How is money freedom? Well, what is the price of your free time? How much do you sell your time for? Do you work 40 hours per week? Do you trade 5 days of work for 2 days of freedom?

Is this a good return? How much do you make? In terms of time you are on the losing end: Selling 5 days and getting 2 days in return.

While the amount of money you receive will vary , the simple fact is that the answer is money. You sell your time for money, and you probably don’t even know why.

Because your parents told you to? Society? Our educational system?

Again, don’t get mad at money. I like money, a lot! So I ask again, how much do you know about money?

I present to you, an essay: A Brief History Of Money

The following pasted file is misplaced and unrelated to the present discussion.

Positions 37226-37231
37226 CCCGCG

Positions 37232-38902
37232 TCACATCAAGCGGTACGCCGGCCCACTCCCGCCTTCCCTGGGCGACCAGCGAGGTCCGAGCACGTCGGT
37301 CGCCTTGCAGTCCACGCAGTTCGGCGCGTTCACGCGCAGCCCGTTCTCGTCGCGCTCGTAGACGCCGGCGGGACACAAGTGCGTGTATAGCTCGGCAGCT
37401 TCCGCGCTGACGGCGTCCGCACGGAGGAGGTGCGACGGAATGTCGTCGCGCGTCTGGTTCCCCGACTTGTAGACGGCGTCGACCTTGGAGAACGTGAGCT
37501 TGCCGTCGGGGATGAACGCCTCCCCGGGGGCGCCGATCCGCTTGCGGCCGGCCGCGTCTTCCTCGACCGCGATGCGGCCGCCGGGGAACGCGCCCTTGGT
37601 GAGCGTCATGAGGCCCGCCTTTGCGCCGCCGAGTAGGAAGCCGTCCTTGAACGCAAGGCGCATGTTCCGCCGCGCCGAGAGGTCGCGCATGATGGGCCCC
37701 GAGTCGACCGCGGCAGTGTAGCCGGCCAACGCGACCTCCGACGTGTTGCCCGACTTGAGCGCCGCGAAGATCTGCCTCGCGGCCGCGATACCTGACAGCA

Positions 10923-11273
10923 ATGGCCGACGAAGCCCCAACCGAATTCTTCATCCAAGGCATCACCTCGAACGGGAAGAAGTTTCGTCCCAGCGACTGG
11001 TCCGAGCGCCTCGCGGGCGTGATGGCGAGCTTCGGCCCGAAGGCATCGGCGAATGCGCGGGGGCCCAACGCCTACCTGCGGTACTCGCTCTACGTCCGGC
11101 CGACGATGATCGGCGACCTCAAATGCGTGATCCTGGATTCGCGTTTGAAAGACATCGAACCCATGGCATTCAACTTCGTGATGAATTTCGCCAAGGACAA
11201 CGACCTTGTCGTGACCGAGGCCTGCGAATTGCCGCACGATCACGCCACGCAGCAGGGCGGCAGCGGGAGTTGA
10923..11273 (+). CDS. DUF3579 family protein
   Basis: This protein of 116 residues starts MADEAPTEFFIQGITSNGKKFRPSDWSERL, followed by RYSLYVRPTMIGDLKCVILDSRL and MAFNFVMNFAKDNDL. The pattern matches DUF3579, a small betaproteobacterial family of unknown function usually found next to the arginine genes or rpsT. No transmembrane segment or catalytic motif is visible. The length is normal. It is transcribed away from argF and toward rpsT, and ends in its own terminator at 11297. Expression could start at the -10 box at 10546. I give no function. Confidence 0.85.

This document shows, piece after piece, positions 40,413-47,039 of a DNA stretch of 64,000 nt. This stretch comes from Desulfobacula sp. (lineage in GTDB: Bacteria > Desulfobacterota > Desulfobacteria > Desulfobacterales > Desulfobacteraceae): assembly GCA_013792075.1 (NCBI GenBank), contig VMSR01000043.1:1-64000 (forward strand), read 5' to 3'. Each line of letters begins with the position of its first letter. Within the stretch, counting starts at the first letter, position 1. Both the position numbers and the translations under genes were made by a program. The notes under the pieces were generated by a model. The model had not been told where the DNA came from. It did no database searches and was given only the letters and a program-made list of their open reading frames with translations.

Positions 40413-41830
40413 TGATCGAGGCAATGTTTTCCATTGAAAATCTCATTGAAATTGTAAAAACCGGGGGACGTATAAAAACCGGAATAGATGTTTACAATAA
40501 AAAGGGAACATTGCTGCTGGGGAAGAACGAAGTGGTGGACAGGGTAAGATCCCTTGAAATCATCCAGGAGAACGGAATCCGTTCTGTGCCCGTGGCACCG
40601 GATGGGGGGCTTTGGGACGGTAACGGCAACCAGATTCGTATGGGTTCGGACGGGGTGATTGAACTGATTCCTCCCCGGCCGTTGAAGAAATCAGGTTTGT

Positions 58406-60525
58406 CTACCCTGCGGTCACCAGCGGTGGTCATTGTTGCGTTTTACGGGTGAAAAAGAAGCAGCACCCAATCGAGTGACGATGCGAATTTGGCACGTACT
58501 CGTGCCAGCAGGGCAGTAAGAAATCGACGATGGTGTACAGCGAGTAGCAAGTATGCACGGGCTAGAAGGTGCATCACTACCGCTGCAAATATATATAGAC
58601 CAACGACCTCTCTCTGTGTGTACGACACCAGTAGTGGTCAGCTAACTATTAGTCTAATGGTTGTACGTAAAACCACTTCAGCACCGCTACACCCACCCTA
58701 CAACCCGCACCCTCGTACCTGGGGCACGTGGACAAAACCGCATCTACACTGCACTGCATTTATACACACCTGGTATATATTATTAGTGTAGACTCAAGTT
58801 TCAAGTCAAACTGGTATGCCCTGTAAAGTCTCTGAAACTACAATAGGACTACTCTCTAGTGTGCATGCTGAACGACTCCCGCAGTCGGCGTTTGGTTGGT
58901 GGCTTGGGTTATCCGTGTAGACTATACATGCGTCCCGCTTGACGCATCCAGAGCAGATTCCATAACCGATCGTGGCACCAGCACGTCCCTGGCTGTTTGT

Introduction:

The history of the development of the human society from the hunter-gatherer societies to the modern worldwide global community, is highly intertwined with development of money.

What is money and what is debt? Moreover, how can paper have so much control over our lives?

Money could be anything from livestock to sacks of grain or sea-shells, precious metals, gyms…etc. that can be considered by the general populace to have value and can be exchanged for goods or services.

Aristotle, in Politics I, argues that money has inherently two natures: a means of exchange and a means to an end.  Although he deliberately ignores explaining the second nature, his work on money is most important since he was one of the first to document the development of money and its rise to power in modern society.

The essence of his analysis lies in the fact that value of money is directly related to the trust and value given to it by the people who exchange them; and that fact has never changed across the centuries.


 

The Barter System: